I’m enormously gratified to be celebrating Poem in Your Pocket Day once again on this bright and blustery spring day. Not that it ever went away—it’s been happening cheerfully every year, with or without my participation. But the stresses of academic life had distracted me for the past couple of years, and I managed to miss it twice in a row. This was a sad thing; it ranks right up there with Thanksgiving in my personal pantheon of beloved holidays, although the nourishment here is all intellectual and emotional, and you won’t have to undo your top pants button at the end of the day.
The rules for Poem in Your Pocket Day, as put forth by Poets.org, are simple:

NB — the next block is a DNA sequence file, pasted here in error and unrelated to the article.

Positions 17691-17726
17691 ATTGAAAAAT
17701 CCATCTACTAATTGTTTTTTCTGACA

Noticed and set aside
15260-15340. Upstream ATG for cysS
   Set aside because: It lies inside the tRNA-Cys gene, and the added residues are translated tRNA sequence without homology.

People … select a poem, carry it with them, and share it with others throughout the day.
You can also share your poem selection on Twitter by using the hashtag #pocketpoem.
Poems from pockets are unfolded throughout the day with events in parks, libraries, schools, workplaces, and bookstores.
I am, happily, heading out to a workplace where pulling out a poem in the lunchroom wouldn’t be considered weird at all—hopefully I can make a few converts to the tradition. My poem this year is “Army of Another,” by poet and author Nance Van Winckel. I know nothing of the poem’s genesis, other than the fact that it was first published in Jubilat in 2011 and was Poetry Daily’s featured poem in November of that year, which is where I discovered it. I couldn’t tell you what it’s about. But it hits me on a purely visceral level, which is what I consider poetry’s wonderful talent—sometimes there’s no need at all to think a poem through, just read and react.